The third Sunday of May has been traditionally the day for our Diocesan Pilgrimage to Knock Shrine. Earlier today Bishop Brendan led people from the Diocese of Achonry and the Archdiocese of Dublin in the celebration of Eucharist. A large congregation was in attendance. Admiring the work done on the Basilica and noting that at the same time Mass was beginning in Longford to mark the re-dedication of St Mel’s Cathedral, Bishop Brendan told us that these buildings and the work done on them are a sign of hope for our church at this time.
‘Go out to the whole world. Proclaim the Good News to all creation….and they, going out, preached everywhere’
I mentioned the striking re-ordering and renewal of this Basilica at the beginning. And today in Longford the beautifully restored Cathedral is being rededicated. These two major projects fill us with hope and confirm us in faith. We have a future and so does our catholic faith….
The great Feast day on which we gather, the Ascension of the Lord, focusses our minds and hearts too on the future. Where Jesus has gone, we will follow. And in the meantime, we are tasked with leading and inviting the whole world to follow that same path of Jesus into the fullness of life now…
St Mark tells us in the Gospel:
‘Jesus showed himself to the eleven’ It was not 12 anymore. Betrayal and tragic death had depleted them. The arrest, condemnation as criminal, the torture and execution of Jesus had left them in shock, & on top of all that there was their own cowardice and denial of him…
Nevertheless, the Risen Lord has only one message for this shattered and fearful group: ‘Go out to the whole world’…no less!…and ‘proclaim the good news to all creation’.
This is not the world’s way of doing things. Then or now. It is not our way either. We seek out the best, the qualified, the experts. Nothing wrong with that. Only it’s not seemingly the whole story, as the world is inclined to make it.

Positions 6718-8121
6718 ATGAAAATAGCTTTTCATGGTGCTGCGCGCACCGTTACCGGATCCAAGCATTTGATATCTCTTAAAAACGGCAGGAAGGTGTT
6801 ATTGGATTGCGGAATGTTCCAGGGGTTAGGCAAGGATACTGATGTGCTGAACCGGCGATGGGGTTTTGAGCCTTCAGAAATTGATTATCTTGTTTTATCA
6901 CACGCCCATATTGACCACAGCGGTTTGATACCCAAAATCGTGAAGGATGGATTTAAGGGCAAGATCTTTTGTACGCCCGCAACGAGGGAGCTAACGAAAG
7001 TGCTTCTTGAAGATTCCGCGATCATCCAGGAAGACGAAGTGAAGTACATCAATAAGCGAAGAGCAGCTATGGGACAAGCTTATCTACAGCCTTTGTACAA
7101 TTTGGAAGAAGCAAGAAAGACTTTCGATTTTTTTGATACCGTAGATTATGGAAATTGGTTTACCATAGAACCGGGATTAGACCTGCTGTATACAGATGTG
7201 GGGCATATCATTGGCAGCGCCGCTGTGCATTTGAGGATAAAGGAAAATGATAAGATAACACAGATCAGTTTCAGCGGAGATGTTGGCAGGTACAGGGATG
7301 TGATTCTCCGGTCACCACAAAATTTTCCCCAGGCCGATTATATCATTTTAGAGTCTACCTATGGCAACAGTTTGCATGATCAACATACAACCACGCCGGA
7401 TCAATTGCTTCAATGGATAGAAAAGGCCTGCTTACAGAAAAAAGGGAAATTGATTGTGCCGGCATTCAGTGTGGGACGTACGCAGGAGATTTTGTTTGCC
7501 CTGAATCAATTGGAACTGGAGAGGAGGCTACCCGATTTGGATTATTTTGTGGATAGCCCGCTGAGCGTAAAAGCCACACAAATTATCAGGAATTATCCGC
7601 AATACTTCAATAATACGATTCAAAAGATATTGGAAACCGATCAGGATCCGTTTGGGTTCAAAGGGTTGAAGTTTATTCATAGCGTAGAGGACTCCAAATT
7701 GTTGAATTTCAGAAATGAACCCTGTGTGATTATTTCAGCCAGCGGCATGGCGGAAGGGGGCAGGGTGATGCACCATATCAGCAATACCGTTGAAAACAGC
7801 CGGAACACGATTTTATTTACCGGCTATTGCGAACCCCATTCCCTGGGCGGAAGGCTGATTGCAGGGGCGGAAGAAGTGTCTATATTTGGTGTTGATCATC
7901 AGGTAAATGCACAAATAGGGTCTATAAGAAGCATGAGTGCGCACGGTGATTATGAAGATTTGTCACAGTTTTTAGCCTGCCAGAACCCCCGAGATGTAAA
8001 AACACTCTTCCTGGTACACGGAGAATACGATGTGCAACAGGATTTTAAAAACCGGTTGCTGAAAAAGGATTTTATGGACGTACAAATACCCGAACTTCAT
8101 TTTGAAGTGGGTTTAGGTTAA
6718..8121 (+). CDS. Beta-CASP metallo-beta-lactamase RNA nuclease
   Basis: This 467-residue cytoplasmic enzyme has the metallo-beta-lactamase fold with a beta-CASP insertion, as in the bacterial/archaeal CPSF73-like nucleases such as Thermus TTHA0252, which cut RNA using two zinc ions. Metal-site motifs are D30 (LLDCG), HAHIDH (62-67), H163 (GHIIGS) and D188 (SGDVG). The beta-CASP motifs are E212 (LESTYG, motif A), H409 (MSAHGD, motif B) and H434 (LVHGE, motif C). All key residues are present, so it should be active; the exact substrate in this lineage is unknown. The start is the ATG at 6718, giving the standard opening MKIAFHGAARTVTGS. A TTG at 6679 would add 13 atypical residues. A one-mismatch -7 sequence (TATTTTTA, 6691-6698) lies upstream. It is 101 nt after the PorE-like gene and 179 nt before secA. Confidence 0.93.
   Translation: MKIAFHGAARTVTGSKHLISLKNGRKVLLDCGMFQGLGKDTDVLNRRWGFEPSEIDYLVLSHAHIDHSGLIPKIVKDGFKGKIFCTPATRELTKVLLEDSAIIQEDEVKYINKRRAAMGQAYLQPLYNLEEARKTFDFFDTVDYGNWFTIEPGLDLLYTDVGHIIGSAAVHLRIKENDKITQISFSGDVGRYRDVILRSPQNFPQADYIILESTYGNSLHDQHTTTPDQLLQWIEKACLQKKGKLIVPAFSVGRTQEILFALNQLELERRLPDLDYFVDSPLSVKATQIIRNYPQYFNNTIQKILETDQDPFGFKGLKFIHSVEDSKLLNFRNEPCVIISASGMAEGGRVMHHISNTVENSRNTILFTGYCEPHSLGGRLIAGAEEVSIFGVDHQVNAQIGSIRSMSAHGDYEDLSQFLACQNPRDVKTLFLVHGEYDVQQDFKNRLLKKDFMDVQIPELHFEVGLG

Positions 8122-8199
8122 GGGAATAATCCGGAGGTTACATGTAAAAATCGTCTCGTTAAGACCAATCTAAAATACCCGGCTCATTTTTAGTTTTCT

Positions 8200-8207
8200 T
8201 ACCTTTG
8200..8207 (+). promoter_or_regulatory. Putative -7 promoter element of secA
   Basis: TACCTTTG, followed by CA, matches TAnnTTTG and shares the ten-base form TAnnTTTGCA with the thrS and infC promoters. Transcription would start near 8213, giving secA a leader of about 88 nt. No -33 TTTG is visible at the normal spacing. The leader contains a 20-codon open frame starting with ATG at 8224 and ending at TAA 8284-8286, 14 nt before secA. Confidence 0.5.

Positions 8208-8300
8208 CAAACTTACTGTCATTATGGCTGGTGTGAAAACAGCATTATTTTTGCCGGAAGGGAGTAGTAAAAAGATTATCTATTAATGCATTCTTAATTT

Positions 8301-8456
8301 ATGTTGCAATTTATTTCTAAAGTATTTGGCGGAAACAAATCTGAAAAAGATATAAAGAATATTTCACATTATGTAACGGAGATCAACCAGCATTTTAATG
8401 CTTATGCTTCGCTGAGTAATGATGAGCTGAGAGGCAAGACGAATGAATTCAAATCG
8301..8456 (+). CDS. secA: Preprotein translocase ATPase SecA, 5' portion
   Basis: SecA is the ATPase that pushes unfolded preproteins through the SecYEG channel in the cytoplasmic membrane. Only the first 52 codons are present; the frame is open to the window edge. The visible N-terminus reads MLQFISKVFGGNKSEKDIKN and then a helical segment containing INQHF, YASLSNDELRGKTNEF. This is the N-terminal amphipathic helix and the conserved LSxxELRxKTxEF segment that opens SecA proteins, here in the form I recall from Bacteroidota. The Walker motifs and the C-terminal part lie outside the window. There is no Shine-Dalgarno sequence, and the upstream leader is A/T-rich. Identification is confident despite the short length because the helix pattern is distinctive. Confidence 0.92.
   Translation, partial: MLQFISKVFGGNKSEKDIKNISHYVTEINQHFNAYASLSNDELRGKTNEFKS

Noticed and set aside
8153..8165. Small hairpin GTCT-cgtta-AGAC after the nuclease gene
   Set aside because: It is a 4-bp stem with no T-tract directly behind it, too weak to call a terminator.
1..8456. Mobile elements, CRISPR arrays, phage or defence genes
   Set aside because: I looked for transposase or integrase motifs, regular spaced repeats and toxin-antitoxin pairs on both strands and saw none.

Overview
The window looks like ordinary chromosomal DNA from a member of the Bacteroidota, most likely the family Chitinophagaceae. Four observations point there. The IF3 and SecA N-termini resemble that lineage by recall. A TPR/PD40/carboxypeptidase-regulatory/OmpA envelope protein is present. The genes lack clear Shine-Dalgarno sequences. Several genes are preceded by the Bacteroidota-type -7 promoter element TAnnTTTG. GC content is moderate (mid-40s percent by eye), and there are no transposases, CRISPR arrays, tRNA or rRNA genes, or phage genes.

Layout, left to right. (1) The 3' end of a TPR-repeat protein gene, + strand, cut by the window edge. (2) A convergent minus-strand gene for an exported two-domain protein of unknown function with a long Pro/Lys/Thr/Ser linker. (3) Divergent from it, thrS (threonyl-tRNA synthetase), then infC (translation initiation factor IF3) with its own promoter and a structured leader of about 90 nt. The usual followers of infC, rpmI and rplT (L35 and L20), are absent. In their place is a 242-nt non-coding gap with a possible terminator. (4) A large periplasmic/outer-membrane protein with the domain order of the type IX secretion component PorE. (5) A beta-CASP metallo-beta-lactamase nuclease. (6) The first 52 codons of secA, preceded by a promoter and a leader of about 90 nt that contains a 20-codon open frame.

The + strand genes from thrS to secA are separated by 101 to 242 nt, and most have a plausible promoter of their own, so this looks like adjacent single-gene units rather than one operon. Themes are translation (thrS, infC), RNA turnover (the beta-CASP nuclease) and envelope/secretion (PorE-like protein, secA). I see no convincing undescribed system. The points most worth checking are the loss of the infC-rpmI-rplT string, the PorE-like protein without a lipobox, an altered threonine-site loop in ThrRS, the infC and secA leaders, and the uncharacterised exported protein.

Mysteriously, Jesus tasks the weak, the sinners, the depleted….with continuing his own work.
St Paul remained awestruck all his life that he himself, a sinner, a persecutor and collaborator in the murder of Stephen the first martyr, was chosen by Jesus to continue his work. ‘Has not God made foolish the wisdom of the world…God’s foolishness is wiser that human wisdom, and God’s weakness is stronger that human strength’.(1 Cor 1, 20, 25) ‘God chose what is weak in the world to shame the strong’. (1 Cor 1, 27)
This is as true today as it was on the day of the ascension or the day Saul was knocked off his high horse… And he leaves the weak weak.
Jesus continues to rely on those who know their weakness and sin to continue his work. That is something the world never understands. But it is the truth of our Christian faith. It was so from the moment Jesus ascended, and consigned his own work and mission, lock stock and barrel, into the hands of this reduced, fearful and broken remnant of his disciples.
St Mark goes on to tell us – so matter-of-factly- you could miss it – that while Jesus was being taken up to heaven, ‘they, going out, preached everywhere, the Lord working with them and confirming the word by the signs that accompanied it’ . On Sunday next we will celebrate with Pentecost the Lord’s ‘working with them’ and in them – the coming of the Holy Spirit.
The extraordinary fact is we matter to God. Each and every one of us. Our weakness, difference or inability is no barrier to us doing his work. His Kingdom is founded on forgiven sinners and built by them, beginning with Peter and Paul…and all the rest of them.
The Confessional Chapel here in Knock isn’t underground for nothing. It is foundational to all that happens up here at ground level and everywhere else in this holy place. Without repentance – and the joy of the prodigal’s return – Jesus’ task cannot continue, God’s Kingdom cannot come. And our celebrations in this Basilica will lack all substance. It is from the joy of forgiveness and reconciliation that we become messengers of the Good News…men and women who are capable of communicating the love of God.